Thursday, December 23, 2010

Taib has a lot to hide, says ex-Suhakam vice-chair

by Joe Fernandez

Ex-Suhakam vice-chairman Simon Sipaun cautions that Sarawak Chief Minister Abdul Taib Mahmud will not hesitate to use the immigration powers of the state to keep out "prying eyes" from the state.

This is more a case of abusing rather than using the immigration powers of the state as intended under the federal and state constitutions, he added.

"It's a fact that Taib (left in photo)) has a lot to hide.

"He has no choice but to appear to seek shelter behind the state's immigration powers," said Sipaun, who is currently one of the 12 advisors appointed by the King to the board of the Malaysian Anti-Corruption Commission (MACC).

He was commenting on the case of Suhaham commissioner, Jannie Lasimbang from Sabah, who is still persona non grata (PNG) in Sarawak despite beginning a national inquiry about ten days ago on the state on the plight of its native communities.

Lasimbang, however, may be allowed in from time to time reportedly under state government "supervision" in connection with her official duties.

Even without one being declared PNG, Sipaun (right) cited the proposed White Paper by the Sarawak state government as a blanket threat to Suhakam and activists like Lasimbang, among others.

The White Paper calls for "unhealthy politics" - meaning Suhakam, the MACC, NGOs and opposition leaders from Sabah and the peninsula - to be kept out of the state.

Fear a powerful driver

At the same time, it will be used to shackle Sarawak activists, seen as anti-government, from leaving the state and suspending opposition members in the state assembly.

Re-visiting the Lasimbang case in particular, Sipaun pointed out that the human rights body has gathered a mountain of evidence on the state government's wrong-doings against the native communities in particular.

Allowing Lasimbang unfettered access to Sarawak, according to Sipaun, "is expected to help Suhakam complete its work in the state and this is something that Taib wants to avoid".

He noted that of particular interest to Suhakam is the state government's current RM80 million survey, financed by the federal government, of NCR land.

The allegations are that the state government is only surveying payung rumah (areas around the longhouse) and not the temuda (farming land), pemakai menua (territorial domain) or the pulau galau (communal forest) where they earn their livelihood and where the burial grounds are located.

"Suhakam has already begun its six-month long national inquiry in Miri into the rights of the indigenous people in the state," said Sipaun. "The conditions imposed on Lasimbang's (left) entry into Sarawak should be withdrawn."

He noted the state's disingenuous take that Suhakam was not established under the federal and Sarawak constitutions. Hence, Lasimbang could not demand entry into Sarawak by right and the state does not have to give her any reasons for her PNG status or why her blacklisting could not be lifted.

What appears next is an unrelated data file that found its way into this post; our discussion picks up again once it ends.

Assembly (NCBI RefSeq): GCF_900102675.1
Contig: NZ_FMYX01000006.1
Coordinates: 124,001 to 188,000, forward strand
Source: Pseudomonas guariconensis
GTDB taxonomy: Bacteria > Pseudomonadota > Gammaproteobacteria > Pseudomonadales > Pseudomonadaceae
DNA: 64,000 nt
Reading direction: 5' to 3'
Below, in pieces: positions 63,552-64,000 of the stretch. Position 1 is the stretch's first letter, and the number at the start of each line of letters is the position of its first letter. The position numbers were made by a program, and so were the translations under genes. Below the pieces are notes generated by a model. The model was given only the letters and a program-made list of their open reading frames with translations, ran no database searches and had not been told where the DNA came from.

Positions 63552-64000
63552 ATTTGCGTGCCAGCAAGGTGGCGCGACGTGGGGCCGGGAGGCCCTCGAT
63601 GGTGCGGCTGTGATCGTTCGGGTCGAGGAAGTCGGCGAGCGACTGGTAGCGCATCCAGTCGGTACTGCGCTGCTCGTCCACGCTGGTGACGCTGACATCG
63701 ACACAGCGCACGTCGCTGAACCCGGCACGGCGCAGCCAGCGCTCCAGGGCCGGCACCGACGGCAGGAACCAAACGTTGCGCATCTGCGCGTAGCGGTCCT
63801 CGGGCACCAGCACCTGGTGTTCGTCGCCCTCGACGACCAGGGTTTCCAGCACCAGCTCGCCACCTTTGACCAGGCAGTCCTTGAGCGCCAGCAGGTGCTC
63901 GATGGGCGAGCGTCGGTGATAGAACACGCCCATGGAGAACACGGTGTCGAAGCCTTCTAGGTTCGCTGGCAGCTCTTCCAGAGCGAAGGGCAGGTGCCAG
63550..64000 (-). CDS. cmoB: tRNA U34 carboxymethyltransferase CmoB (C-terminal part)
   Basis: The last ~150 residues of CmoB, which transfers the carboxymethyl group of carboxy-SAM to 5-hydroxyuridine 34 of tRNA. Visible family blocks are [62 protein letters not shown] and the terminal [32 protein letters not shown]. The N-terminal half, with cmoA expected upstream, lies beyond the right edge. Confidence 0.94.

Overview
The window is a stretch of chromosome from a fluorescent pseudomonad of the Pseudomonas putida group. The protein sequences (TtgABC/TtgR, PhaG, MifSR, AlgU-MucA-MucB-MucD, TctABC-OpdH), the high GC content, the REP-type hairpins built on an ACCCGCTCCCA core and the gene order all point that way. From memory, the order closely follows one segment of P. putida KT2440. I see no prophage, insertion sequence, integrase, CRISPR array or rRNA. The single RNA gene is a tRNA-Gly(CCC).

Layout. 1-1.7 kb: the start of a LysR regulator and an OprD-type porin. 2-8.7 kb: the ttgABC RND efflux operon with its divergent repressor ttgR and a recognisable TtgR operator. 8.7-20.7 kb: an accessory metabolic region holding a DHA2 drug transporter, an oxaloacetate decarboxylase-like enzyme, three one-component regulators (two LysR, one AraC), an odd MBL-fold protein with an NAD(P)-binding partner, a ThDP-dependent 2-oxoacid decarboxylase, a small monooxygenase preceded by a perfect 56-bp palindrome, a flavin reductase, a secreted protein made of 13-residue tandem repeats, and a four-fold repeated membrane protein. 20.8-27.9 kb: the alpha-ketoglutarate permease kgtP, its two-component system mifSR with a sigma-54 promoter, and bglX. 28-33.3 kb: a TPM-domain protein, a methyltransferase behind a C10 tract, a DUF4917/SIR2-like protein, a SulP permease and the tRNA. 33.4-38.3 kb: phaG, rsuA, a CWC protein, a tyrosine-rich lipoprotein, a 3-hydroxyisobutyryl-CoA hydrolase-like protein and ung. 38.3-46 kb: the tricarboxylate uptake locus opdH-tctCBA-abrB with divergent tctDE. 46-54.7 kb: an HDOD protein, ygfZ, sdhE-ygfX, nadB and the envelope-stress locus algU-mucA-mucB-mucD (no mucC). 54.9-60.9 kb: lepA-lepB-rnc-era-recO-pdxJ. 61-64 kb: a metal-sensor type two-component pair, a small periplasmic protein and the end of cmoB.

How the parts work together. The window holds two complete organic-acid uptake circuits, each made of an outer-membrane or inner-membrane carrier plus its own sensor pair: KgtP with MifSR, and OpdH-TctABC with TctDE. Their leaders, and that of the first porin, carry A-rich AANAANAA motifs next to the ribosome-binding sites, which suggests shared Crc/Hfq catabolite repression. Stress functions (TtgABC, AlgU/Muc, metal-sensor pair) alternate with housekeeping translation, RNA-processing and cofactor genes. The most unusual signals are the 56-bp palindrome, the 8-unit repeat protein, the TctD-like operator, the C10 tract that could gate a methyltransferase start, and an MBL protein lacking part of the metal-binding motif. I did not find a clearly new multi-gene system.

As a former Sabah state secretary, Sipaun feels that Taib's alleged abuse of the state's immigration powers to put a lid on the excesses of his administration becoming public knowledge as "an exercise in futility".

Suhakam, he added, has already amassed an impressive body of evidence on the plight of Sarawak's native people even before the national inquiry currently underway in the state.

Ills of under wraps development

"There's generally a lack of free, fair and transparent consultation with communities affected by major development involving Native Customary Rights (NVR) land," said Sipaun, stressing that the details on various incidents can be found in Suhakam's annual reports. "Local communities feel left out of the opportunity to be involved in economic spin-offs from development projects."

The core issue in Sarawak, added Sipaun, is the endless disputes between native communities on the exact boundaries between NCR land and state land. Apparently, this resulted in government, semi-government and private agencies ignoring native communities in the absence of official demarcation of boundaries.

Development projects are simply bulldozed through without taking into consideration the native communities affected, he said.

"The added grouses are private agencies being in non-compliance with official guidelines and government agencies not being on the ball."

Sipaun explained that most of the graphic scenes depicted by the media involved native communities on the one hand and the police or gangsters employed by the large companies on the other.

The perennial scenes of the tug of war between outsiders and native communities, said Sipaun, occur when complainants are targeted for action instead, compensation not paid or delayed, and the quantum is inadequate in instances where land is acquired by the authorities, and provisions in the Sarawak Land Code 1958 encumber the establishment of land rights by native communities, especially the Penan.

"The state government should consult the native communities affected by development projects and this is for their own good," said Sipaun. "It's also incumbent upon the National Registration Department (NRD) that the native communities have official documentation papers."

Otherwise, Sipaun pointed out that it will be difficult for them to claim their rights "and perhaps this is the situation that Taib wants to perpetuate".

Taken from Malaysiakini

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